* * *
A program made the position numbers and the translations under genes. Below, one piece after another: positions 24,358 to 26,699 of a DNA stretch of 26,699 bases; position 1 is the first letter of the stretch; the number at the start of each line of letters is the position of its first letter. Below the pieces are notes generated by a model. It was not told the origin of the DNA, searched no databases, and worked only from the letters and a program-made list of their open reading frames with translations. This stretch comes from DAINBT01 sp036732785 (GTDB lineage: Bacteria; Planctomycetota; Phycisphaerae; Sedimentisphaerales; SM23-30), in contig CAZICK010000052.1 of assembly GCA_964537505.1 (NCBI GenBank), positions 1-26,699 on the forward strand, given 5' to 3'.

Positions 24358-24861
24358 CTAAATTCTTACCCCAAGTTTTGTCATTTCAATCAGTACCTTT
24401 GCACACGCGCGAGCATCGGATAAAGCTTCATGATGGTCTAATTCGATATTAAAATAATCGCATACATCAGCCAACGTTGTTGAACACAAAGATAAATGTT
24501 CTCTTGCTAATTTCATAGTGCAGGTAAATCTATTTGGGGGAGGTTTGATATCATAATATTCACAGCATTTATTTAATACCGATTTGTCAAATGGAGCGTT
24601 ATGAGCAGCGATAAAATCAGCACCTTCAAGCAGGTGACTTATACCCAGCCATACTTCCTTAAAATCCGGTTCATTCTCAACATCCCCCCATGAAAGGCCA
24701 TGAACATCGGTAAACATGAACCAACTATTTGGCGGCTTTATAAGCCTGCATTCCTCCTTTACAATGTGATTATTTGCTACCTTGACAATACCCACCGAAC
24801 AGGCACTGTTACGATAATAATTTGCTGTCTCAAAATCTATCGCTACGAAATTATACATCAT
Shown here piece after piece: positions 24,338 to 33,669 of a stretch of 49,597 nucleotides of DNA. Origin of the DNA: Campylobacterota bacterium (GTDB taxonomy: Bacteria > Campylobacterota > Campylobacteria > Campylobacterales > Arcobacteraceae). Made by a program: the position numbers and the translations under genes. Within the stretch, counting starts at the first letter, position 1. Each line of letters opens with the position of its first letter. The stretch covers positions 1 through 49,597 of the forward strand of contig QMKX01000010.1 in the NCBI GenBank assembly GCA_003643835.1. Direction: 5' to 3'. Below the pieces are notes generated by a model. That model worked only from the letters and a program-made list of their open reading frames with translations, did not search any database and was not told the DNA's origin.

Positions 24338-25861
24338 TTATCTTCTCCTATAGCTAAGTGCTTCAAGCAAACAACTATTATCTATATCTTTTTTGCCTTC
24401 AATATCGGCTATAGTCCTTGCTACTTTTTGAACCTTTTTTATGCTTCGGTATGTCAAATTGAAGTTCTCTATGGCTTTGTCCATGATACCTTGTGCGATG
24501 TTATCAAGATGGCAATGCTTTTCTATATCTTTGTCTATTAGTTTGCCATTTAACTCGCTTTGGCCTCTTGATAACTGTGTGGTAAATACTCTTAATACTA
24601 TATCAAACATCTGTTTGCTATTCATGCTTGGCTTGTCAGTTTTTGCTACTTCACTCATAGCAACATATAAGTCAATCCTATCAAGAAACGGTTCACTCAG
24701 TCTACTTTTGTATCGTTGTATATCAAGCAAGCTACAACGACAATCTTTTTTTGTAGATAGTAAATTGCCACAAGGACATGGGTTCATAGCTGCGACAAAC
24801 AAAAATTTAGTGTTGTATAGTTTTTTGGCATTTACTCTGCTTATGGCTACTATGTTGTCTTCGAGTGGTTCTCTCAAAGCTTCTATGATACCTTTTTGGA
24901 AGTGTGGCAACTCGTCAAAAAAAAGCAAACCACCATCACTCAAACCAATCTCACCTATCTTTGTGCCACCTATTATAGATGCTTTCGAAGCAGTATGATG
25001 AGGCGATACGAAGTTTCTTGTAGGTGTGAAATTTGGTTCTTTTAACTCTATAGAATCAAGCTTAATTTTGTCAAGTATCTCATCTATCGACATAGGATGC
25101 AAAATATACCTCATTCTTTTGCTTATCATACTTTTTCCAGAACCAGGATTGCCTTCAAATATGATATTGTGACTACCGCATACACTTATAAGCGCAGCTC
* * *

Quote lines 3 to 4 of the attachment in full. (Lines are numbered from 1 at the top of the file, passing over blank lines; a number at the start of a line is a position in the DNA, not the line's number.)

24358 CTAAATTCTTACCCCAAGTTTTGTCATTTCAATCAGTACCTTT
24401 GCACACGCGCGAGCATCGGATAAAGCTTCATGATGGTCTAATTCGATATTAAAATAATCGCATACATCAGCCAACGTTGTTGAACACAAAGATAAATGTT